According to the Wells Fargo/Gallup Small Business Index, surveyed April 1-14, small business owners’ optimism for the future rose for the first time since 2007. The “future expectations” (next 12 months) score rose nine points (to 10) while the “present situation” score dropped 6 points to negative eleven (-11). These metrics comprise the overall Index score, which reflects six key measures: financial situation, cash flow, revenues, capital spending, job hiring and credit availability.
Responses to questions about “financial situation” and “capital spending” contributed to the increase in the future expectations score; Business owners with “very good” or “somewhat good” financial situation expectations increased 11 percent from last quarter’s survey results. Expectations for “a little” or “a lot” of increase in capital spending rose 44 percent from last quarter.
The overall small business owner optimism score rose to -1 (negative one). Although statistically insignificant (margin of sampling error is +/- 4 points), this is a three point increase from the previous survey’s score -4 (negative four), surveyed January 22-February 2. A score of zero means small business owners, as a group, are neutral — neither optimistic nor pessimistic — about their companies’ situations. The index high of 114 occurred in November 2006.
For the last 24 quarters, the Wells Fargo/Gallup Small Business Index has surveyed small business owners on current and future perceptions of their business financial situation. The Index consists of two dimensions: 1) Owners’ ratings of the current situation of their businesses and, 2) Owners’ ratings of how they expect their businesses to perform over the next 12 months. An Index score of zero indicates that small business owners, as a group, are neutral — neither optimistic nor pessimistic — about their companies’ situations. Results are based on telephone interviews with 602 small business owners nationwide conducted April 1- April 14, 2009. The Overall Small Business Index is computed from a formula that scores and sums the answers to 12 questions—6 about the present situation and 6 about the future. The Overall index can range from -400 (the most negative score possible) to +400 (the most positive score possible), but in practice takes on a much more limited range. The margin of sampling error is +/- 4 percentage points.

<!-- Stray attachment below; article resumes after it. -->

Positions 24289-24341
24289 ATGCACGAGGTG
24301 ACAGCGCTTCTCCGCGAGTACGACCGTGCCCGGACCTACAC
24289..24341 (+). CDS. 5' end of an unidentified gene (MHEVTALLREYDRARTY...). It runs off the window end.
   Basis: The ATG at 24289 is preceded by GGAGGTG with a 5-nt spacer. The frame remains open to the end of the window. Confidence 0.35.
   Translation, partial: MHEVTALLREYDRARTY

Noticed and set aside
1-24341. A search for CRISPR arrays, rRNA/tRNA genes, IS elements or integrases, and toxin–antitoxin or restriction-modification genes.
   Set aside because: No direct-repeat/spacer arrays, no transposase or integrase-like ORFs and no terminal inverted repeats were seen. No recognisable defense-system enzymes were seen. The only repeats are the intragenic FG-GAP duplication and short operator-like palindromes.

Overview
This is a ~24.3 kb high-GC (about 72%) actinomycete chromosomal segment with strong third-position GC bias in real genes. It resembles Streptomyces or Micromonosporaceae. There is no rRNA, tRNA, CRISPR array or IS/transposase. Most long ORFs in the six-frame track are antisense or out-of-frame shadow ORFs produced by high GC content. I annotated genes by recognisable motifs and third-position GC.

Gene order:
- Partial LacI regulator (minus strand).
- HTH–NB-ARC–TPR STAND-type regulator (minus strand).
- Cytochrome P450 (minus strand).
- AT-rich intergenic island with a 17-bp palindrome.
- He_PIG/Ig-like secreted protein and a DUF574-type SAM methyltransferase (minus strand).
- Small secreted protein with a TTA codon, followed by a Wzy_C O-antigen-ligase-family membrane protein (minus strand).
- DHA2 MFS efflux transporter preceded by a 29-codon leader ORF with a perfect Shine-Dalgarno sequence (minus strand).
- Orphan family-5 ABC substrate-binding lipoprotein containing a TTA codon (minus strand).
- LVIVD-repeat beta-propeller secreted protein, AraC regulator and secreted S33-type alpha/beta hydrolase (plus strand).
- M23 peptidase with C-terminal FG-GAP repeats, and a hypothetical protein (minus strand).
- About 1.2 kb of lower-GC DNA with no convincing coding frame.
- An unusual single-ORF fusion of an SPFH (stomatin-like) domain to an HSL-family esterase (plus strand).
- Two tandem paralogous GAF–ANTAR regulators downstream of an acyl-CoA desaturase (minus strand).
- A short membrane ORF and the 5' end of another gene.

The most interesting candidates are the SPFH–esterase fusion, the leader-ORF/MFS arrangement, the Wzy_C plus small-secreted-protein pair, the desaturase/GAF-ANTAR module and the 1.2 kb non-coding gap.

For more than 70 years, Gallup has been a recognized leader in the measurement and analysis of people’s attitudes, opinions and behavior. While best known for the Gallup Poll, founded in 1935, Gallup’s current activities consist largely of providing marketing and management research, advisory services and education to the world’s largest corporations and institutions.
About Wells Fargo
Wells Fargo & Company is a diversified financial services company with $1.3 trillion in assets, providing banking, insurance, investments, mortgage and consumer finance through more than 10,400 stores, over 12,000 ATMs and the internet (wellsfargo.com) across North America and internationally.
Wells Fargo is America’s #1 small business lender in total dollar volume according to the most recent Community Reinvestment Act data (2007) and the #1 SBA 7a national bank lender in total dollar volume (2008). Wells Fargo has loaned close to $39 billion to women, African American, Latino and Asian business owners since 1995. For more information, speak with a Wells Fargo banker, visit wellsfargo.com/biz or call the National Business Banking Center at 1-800-CALL-WELLS.
Note: Survey results available upon request.